The truth is that cannabis has now become (and continues to become) big business and the issue of regulation, much, none or in the middle, is now coming to the forefront in legal circles.  Many firms (my own included) have cannabis practice groups and are advising companies in this burgeoning field about the rules of the road, in many areas of the law.  One of these is the wage hour laws and the trend has been for courts to find that the Fair Labor Standards Act applies to workers in this industry.  Yet another federal court, this time an appellate court, has held that the FLSA applies to these workers.  The case is entitled Kenney v. Helix TCS and issued form the Court of Appeals for the Tenth Circuit.

The Court held that the federal Fair Labor Standards Act applied to workers who worked for a business whose existence violated another federal law, the Controlled Substances Act (CSA).  This seems paradoxical but maybe not, given the salutary purpose of the FLSA, i.e. protecting workers from being underpaid and taken advantage of.

In Kenney a group of security guards employed by a cannabis entity filed a collective action, charging that they were misclassified as exempt and thus were deprived of overtime.  The employer defended by contending that the FLSA did not apply to its workers because they worked with a substance that was deemed illegal under the Controlled Substances Act.  Thus, the employer reasoned that it did not have to pay overtime.  The lower federal court did not agree and neither did the Tenth Circuit disagreed.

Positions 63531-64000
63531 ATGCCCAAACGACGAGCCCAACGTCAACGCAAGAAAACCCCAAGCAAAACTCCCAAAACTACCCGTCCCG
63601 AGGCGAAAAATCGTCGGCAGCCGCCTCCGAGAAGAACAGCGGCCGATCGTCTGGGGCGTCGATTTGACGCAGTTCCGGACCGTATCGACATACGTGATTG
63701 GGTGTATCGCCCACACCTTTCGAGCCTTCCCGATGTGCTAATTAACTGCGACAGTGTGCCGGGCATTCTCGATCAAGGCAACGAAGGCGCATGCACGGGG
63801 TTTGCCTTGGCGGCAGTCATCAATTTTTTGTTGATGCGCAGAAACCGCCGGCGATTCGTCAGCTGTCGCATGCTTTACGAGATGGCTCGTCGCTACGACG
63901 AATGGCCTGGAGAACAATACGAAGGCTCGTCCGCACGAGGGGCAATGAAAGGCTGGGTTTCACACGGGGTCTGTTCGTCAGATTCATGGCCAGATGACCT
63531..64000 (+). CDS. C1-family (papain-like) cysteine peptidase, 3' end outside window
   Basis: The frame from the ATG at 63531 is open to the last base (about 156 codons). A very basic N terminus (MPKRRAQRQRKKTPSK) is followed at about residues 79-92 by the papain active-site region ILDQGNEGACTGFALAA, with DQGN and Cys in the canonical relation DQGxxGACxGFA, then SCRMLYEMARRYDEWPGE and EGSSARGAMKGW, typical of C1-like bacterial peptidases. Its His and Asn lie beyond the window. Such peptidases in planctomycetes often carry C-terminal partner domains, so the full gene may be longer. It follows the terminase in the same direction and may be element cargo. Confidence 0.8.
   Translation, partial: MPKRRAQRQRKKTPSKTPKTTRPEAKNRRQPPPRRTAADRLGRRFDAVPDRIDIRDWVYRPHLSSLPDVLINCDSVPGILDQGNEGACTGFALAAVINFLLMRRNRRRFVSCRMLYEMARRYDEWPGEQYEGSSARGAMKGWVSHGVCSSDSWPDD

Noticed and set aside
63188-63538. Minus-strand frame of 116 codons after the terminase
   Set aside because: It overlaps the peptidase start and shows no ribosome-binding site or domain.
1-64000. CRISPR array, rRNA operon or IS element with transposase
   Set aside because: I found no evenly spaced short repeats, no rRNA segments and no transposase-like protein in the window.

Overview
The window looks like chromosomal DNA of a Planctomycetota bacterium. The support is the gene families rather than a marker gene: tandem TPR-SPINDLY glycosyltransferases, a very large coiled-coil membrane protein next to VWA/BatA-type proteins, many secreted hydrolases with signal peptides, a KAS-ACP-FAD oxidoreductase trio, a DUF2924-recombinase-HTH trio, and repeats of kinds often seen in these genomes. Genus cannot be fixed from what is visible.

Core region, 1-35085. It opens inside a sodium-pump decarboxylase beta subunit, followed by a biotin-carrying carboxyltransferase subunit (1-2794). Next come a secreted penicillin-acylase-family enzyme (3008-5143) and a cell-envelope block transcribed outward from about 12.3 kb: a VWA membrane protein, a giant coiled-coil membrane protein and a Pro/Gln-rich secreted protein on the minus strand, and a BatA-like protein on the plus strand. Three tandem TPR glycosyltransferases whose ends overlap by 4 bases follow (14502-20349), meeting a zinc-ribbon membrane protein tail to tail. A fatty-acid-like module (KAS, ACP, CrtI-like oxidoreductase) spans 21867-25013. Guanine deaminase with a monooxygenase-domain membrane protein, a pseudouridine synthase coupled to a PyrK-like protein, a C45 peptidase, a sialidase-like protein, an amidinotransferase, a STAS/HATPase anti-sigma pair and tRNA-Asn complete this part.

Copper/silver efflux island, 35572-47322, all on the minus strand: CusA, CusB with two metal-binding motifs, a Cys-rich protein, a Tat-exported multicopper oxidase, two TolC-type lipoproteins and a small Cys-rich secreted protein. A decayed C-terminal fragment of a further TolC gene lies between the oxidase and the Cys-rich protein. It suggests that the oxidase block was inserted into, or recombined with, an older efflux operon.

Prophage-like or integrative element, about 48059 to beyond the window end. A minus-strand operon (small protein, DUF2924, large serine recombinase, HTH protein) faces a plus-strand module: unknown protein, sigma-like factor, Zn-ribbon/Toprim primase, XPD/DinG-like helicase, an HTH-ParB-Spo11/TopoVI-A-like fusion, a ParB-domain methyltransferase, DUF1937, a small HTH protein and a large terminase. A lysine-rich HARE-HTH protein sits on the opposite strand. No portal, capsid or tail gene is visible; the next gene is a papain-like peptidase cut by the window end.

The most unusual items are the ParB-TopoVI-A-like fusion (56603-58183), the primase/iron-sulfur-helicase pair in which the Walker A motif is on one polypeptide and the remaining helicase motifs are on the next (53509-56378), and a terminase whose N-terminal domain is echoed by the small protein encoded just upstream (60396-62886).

The Tenth Circuit observed that there was no doubt that the FLSA covered marijuana workers.  The Court stated that “Congress has actually amended the FLSA many times since the enactment of the CSA without excluding employees working in the marijuana industry, despite specifically exempting other categories of workers.”  The Court held that a “plain reading and the overall purposes … does not require disavowal of the CSA.”

The Court also held that both of the purposes of both laws were advanced because allegedly illegal businesses were not shielded from the compliance costs that lawful businesses have to deal with.  In conclusion, the Court labeled the employer’s contention that the FLSA did not apply as a “legal theory as flawed today as it was in 1931 when jurors convicted Al Capone of failing to pay taxes on illicit income.”

The Takeaway

The Tenth Circuit may have given the roadmap for courts to extend this reasoning to other types of controversies.  Certainly, federal courts nationwide may take this as a sign to extend the reach of federal law to the cannabis industry in a manner as to not conflict with the CSA.  The end result may be an equalizing effect, as ensuring that all entities in the legal cannabis industry comply with some common standards, like the FLSA.